Right: Fig. 1: Einars J. Mengis, Electra Havemyer Webb with quilt display in Dana-Spencer Textile Gallery at Hat and Fragrance, (PS1.10-Webb, E.3). Left: Fig. 2: Unidentified photographer, Aerial View of the Museum, 1954 (PS4.1-507).

Shelburne Museum in Shelburne, Vermont, is the remarkable result of one trailblazing person’s lifelong passion and profound commitment to a unique vision. Electra Havemeyer Webb (1888–1960) was a woman of unparalleled fortitude and taste who stood out as one of the few woman collectors in her time as well as one of the earliest collectors of what we now know as American folk art (Fig. 1). Seventy-five years after she founded Shelburne Museum, Mrs. Webb’s “educational project, varied and alive” stands as a testament to its founder’s innovation in both the art and museum fields.

Webb’s vision was for a place that was approachable, accessible, and committed to history, art, and learning. No project was too complicated when it came to realizing her vision. What started as one original building (what is now Variety Unit) grew to 39. From Dorset House to the Lighthouse to Stagecoach Inn to the Covered Bridge — 25 buildings appeared on flatbeds, in pieces to be reassembled, or in the case of the steamboat Ticonderoga on railroad tracks laid for the purpose of moving the boat two miles over land from Lake Champlain. One can imagine. It was an exciting time (Fig. 2).

In the 1980s that intrepid spirit was in full effect, witness the silo for Round Barn arriving by helicopter. In 2013, the Pizzagalli Center for Art and Education, inaugurated year-round operation and, by adding new state-of-the-art galleries and classroom space, opened up the institution to new audiences (Fig. 3).

Fig. 3: The Pizzagalli Center for Art and Education is the Museum’s newest structure, opened in 2013.

Vivacious and determined, Electra Havemeyer was born to European and Asian art collectors H. O. and Louisine Havemeyer, whose wealth was derived from the sugar industry. She lived a life of privilege in New York City and traveled often, including trips to Paris to spend time with family friend and art advisor the Impressionist artist Mary Cassatt. When Electra began collecting art at age 19, she diverged from her parents’ interests by acquiring a piece of American folk art, a tobacconist figure. She collected art that was created not by formally schooled European artists but ordinary craftsmen and artisans in the United States. Few other collectors saw value in “the beauty of everyday things” as she did. In focusing her collection on folk art, the collector preserved pieces of American life and created a uniquely American aesthetic that challenged the preference for European styles at the time.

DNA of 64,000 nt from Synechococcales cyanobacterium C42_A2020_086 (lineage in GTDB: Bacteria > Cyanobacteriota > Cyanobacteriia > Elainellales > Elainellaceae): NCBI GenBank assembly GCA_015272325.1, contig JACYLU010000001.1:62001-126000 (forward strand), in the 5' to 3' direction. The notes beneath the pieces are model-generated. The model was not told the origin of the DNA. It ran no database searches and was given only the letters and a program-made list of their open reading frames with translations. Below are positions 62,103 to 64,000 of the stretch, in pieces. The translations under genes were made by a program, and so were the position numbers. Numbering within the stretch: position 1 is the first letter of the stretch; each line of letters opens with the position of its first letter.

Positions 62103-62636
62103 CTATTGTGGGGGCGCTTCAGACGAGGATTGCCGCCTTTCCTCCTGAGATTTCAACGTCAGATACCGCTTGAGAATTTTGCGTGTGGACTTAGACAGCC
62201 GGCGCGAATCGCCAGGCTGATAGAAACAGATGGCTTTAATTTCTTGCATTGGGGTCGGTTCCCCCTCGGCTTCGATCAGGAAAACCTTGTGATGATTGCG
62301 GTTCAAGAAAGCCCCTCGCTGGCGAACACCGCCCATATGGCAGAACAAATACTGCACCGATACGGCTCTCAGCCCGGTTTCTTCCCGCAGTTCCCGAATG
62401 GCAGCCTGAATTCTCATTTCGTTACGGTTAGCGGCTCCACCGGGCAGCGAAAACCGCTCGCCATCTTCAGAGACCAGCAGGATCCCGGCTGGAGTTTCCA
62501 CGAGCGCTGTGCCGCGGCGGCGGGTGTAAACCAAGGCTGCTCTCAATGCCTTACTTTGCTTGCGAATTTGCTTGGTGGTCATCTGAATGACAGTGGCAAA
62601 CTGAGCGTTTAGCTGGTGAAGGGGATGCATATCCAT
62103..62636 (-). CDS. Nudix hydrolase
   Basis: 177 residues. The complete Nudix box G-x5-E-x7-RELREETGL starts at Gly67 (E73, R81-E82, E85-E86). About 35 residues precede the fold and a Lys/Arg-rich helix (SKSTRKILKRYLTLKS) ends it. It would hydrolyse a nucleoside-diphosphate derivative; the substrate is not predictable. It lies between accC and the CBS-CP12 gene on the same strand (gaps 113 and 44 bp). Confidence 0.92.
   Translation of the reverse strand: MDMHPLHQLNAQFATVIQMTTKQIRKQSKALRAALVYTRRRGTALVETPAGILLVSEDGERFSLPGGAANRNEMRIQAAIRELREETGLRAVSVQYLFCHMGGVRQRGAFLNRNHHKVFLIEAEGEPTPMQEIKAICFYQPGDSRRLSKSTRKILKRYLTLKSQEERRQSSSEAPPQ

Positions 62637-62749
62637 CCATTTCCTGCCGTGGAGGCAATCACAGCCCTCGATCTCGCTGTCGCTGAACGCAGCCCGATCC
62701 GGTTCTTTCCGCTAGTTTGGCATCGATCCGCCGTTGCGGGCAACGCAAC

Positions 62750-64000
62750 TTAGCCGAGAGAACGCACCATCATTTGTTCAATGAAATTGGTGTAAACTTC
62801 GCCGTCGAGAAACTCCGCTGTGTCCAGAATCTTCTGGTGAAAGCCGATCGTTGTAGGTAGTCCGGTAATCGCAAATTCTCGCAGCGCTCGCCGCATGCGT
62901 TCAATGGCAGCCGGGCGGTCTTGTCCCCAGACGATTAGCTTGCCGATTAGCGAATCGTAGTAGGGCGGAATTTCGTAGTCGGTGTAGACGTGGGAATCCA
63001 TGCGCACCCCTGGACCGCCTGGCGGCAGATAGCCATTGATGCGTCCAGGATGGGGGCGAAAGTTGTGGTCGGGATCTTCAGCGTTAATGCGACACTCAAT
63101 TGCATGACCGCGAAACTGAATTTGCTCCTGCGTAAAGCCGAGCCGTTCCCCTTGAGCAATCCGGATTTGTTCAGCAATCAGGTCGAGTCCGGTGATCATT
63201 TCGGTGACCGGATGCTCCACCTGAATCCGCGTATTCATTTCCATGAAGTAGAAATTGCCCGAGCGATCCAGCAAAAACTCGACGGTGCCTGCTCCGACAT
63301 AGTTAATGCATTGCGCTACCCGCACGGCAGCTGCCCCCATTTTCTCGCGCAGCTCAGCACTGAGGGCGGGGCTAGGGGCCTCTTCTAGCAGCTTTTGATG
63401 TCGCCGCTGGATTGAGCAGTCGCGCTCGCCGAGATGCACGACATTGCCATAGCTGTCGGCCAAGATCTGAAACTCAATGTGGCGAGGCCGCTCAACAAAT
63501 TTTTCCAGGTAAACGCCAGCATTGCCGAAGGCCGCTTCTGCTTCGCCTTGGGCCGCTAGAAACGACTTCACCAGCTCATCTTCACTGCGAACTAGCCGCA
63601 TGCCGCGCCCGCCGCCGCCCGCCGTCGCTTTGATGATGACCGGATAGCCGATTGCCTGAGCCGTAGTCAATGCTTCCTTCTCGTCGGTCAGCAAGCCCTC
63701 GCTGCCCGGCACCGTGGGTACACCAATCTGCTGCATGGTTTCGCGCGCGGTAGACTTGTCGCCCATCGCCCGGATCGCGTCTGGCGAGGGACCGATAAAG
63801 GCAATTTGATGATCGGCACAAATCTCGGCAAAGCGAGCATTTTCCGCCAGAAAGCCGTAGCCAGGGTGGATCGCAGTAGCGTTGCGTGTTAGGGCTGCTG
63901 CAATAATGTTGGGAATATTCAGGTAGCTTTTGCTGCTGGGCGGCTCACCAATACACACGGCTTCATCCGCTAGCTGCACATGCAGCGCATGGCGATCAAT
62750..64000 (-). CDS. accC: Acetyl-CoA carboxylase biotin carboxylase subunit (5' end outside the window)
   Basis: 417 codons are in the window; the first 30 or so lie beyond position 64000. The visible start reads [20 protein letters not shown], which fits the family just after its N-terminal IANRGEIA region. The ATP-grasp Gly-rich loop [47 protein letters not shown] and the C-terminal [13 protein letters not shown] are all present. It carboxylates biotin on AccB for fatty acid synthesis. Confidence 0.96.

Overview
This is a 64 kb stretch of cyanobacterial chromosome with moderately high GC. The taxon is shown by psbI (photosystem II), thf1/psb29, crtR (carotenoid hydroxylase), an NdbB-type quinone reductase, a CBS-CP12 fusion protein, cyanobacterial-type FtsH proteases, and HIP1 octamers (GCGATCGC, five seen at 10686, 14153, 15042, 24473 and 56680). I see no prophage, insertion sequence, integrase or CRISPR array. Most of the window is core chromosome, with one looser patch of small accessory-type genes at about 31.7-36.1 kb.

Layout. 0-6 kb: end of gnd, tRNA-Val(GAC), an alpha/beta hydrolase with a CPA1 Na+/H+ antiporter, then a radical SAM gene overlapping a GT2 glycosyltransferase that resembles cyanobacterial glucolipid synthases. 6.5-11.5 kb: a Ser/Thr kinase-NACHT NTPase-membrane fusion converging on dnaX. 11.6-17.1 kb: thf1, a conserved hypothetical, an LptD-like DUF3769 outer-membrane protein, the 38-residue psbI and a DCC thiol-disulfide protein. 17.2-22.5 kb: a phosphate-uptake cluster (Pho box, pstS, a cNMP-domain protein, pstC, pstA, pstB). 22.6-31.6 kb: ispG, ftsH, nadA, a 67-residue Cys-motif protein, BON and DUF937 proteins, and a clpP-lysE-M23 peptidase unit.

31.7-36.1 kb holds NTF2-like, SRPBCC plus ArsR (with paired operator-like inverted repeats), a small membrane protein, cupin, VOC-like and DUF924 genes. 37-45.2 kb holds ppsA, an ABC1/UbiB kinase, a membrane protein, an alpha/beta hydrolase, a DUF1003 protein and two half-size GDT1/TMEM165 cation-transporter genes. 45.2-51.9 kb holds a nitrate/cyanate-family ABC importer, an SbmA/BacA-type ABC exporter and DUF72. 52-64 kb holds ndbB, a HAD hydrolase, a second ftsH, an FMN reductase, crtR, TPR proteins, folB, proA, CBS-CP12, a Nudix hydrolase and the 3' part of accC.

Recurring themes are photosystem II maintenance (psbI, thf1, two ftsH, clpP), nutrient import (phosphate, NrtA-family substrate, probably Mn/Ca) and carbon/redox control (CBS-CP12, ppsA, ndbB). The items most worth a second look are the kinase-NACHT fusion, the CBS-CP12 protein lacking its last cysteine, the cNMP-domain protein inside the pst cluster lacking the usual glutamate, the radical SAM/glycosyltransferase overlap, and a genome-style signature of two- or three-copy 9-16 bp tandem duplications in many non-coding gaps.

In 1910, she married James Watson Webb, whose wealth came from the railroad industry and whose father founded Shelburne Farms. This brought Mrs. Webb to Vermont. Here she built a museum to share her collections with others and promote art and history education based on the principle that art not only could be created by anyone but also should be available to all. Her belief in broadening access to enthralling and experiential learning remains a core component of the museum’s mission to this day.

From her first folk art purchase to one of her final acquisitions, Andrew Wyeth’s Soaring, the unexpected defined Mrs. Webb’s collecting. Throughout her life, she pursued objects that affected her aesthetically and emotionally, whether a coverlet, a house, or a turn-of-the-century carousel. Given Mrs. Webb’s capricious taste, it is not surprising that Shelburne Museum is equally whimsical and that to visit the campus is to enter a dreamlike landscape of historical buildings, gardens, and other surprises. Where else, after all, can we find a steamship docked in a grassy landscape, a horseshoe-shaped barn filled with 19th-century carriages, or a hunting lodge replete with taxidermied animals, all within the same museum campus?